Monday, August 01, 2005
No time to do justice to BlogHer, which was, in a word, a phenomenon. My concluding mental meanderings, in no particular order:
- I've scarcely seen such diversity, particularly in a crowd that was largely female. Hats off to the organizers for pulling together such a riotous assemblage of uniqueness. Lesson: while it is sometimes tempting to think of "women" as a group with unified concerns and interests, resist temptation. It's not accurate and probably not productive.
- Jay Rosen's observations about confronting terror, coupled with Dan Gillmor's (from AlwaysOn) about giving each other some slack (if we hope to, for example, create a future in which competent individuals can serve on the Supreme Court), amount to a very compelling roadmap.
- Lisa Stone works a room with a microphone beautifully. Aside from all the hallway meetings and conversations, the opening session with Halley Suitt, Charlene Li, and (mostly thanks to Lisa) just about everyone, was a high point for me.
- I'm so impressed with Renee Blodgett as a person and a professional. Renee did the PR for the conference, and she's dynamite. I came home from the event that evening, there it was on the local news, and folks have been emailing me about the front page Chronicle coverage. I'm sure those aren't the end of the story. It's good to see acknowledgement of the quality of this event in other (traditional) kinds of media.
- I spoke on a panel (blogged by Tony Gentile and Tricia, and moderated by Mary Hodder) about women who want to fund, build, and sell things. A big theme was how to line up investors without giving up control of your business and selling your/its soul. It might not be terribly on point for the myriad ambitions of the people in the room, but Baby Einstein's Julie Aigner-Clark has been on my mind since our talk. Her story underscores our suggestions about capitalizing on today's tools to maximize capital: "My husband and I financed this project ourselves — it cost about $18,000 to develop, design and package our first video, money that we took from our savings." Also, "We didn't spend any money on marketing and advertising." This was a few years ago now; today I think she not only would have cut or reduced conventional funding, marketing and advertising, but blogged the hell out of things. The current opportunties for getting the word out about products stemming from a passion to address shortcomings in what's already available are orders of magnitude better than they were until quite recently.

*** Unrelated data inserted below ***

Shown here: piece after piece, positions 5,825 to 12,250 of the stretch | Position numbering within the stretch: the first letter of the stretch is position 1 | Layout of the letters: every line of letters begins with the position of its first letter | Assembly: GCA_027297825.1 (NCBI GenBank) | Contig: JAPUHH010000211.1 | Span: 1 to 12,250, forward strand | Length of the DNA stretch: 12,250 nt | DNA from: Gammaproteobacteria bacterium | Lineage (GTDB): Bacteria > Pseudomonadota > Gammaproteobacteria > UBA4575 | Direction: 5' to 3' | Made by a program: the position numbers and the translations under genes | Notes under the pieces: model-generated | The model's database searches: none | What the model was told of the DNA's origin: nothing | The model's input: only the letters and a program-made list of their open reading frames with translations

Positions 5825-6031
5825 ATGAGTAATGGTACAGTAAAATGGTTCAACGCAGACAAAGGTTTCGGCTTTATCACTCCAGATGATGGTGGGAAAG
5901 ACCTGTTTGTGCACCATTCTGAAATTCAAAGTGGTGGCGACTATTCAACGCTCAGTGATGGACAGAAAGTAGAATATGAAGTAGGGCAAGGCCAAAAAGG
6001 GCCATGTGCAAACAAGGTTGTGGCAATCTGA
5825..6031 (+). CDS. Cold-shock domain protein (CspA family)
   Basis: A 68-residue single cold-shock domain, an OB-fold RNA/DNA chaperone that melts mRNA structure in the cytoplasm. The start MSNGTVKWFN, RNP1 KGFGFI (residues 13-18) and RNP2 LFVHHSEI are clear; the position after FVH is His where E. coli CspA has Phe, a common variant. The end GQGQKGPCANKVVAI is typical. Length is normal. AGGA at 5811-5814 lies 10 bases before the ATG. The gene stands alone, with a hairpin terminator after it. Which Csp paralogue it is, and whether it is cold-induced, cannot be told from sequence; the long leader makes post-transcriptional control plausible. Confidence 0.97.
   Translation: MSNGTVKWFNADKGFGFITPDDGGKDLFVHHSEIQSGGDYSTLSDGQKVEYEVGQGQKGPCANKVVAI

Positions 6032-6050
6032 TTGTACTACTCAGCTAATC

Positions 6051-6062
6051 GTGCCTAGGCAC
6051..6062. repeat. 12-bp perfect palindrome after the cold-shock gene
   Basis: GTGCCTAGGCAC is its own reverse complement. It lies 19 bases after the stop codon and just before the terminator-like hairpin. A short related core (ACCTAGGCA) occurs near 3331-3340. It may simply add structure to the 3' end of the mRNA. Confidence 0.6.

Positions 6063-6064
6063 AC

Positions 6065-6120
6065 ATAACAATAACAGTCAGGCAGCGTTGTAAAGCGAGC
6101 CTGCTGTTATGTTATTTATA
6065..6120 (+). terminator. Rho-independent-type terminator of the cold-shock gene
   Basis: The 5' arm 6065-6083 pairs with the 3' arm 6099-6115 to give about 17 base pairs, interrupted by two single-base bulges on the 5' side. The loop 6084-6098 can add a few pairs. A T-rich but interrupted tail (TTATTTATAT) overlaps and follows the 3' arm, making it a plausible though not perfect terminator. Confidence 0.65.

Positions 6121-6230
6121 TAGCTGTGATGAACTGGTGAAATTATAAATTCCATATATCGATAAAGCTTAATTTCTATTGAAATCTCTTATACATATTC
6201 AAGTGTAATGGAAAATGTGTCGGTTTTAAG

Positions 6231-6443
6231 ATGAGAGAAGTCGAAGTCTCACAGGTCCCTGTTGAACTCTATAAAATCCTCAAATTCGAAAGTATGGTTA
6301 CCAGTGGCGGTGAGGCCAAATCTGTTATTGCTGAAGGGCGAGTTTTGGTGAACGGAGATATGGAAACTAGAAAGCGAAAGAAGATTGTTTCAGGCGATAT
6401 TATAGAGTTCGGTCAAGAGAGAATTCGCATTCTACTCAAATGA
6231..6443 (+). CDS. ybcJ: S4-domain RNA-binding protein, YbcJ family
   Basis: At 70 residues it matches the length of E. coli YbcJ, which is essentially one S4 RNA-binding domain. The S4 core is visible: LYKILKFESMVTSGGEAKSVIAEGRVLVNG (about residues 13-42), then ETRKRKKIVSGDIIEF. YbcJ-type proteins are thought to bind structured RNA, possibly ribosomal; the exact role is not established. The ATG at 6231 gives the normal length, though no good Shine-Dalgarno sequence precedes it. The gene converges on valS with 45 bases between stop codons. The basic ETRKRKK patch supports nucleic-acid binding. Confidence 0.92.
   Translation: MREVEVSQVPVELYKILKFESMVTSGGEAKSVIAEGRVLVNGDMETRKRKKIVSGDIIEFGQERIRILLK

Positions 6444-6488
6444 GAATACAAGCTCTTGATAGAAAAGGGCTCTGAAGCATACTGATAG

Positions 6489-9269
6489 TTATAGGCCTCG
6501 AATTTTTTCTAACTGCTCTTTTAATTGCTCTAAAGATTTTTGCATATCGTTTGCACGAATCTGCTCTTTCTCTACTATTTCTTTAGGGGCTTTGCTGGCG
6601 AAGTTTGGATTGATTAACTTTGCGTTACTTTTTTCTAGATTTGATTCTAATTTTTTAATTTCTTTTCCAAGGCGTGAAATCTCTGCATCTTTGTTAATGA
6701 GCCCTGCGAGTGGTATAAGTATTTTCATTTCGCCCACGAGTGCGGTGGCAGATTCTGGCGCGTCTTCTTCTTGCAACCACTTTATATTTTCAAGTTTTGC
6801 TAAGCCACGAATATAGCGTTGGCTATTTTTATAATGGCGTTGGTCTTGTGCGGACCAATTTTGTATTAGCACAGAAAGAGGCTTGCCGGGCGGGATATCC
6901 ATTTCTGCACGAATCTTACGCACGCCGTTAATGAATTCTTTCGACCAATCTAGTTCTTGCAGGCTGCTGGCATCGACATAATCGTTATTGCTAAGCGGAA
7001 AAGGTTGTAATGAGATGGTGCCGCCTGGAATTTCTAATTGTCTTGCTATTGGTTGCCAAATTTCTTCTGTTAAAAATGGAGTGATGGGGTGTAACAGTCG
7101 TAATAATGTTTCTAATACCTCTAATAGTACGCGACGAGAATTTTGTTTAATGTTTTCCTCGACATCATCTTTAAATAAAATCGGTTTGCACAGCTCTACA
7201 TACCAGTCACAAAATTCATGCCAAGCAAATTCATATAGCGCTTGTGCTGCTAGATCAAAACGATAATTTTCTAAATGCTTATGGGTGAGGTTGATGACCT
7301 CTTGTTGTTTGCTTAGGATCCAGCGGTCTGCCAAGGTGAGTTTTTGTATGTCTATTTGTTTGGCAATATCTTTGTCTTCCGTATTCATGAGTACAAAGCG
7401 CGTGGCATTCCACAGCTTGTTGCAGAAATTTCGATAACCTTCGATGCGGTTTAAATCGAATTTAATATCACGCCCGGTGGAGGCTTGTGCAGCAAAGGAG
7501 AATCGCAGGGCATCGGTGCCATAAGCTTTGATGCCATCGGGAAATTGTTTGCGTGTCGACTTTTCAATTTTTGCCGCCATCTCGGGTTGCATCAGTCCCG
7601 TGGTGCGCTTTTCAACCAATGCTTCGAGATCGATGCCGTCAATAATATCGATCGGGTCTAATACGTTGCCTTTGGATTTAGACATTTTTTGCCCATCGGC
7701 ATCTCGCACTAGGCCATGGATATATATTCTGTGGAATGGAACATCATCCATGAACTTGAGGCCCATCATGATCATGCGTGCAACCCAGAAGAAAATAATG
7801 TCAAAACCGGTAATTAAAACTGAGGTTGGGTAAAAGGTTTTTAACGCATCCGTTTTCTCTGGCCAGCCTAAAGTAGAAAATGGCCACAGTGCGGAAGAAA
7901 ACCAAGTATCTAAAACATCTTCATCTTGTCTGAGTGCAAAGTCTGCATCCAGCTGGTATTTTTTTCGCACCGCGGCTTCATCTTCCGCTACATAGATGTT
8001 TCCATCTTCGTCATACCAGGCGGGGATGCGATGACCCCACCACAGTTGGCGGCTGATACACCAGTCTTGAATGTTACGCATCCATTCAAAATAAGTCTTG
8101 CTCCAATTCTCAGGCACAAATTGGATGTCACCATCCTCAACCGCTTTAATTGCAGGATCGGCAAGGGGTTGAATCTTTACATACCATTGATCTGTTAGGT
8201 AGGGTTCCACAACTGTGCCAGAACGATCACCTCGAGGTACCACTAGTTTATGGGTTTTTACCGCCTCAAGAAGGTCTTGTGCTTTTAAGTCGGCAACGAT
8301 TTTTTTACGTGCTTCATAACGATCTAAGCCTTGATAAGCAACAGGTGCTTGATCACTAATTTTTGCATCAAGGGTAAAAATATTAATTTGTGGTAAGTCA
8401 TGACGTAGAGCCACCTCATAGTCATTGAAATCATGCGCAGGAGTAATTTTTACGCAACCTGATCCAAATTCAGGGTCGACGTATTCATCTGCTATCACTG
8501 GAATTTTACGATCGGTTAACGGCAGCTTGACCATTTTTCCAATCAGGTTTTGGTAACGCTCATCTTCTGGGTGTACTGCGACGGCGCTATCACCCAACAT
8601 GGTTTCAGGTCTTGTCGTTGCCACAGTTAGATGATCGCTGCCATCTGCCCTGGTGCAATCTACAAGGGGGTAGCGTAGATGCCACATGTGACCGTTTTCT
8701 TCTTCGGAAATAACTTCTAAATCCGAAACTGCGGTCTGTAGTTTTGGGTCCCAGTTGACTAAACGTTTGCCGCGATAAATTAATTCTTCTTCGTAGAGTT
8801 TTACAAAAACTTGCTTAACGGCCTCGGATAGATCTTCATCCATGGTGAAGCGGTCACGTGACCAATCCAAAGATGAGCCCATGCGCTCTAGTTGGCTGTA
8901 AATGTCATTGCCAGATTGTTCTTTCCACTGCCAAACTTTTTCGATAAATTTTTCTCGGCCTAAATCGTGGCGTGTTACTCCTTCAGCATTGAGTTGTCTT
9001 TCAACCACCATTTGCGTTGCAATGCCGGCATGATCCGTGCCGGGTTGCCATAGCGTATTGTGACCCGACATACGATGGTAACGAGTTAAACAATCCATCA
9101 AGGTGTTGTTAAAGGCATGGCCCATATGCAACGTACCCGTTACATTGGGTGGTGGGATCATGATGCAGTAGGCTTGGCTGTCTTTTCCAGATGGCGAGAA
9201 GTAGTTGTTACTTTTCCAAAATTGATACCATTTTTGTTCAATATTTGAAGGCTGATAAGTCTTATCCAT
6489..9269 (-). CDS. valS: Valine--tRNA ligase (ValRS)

- Given its strong attendance, keen interest, and laudable goals, BlogHer is definitely going to need a bigger boat.
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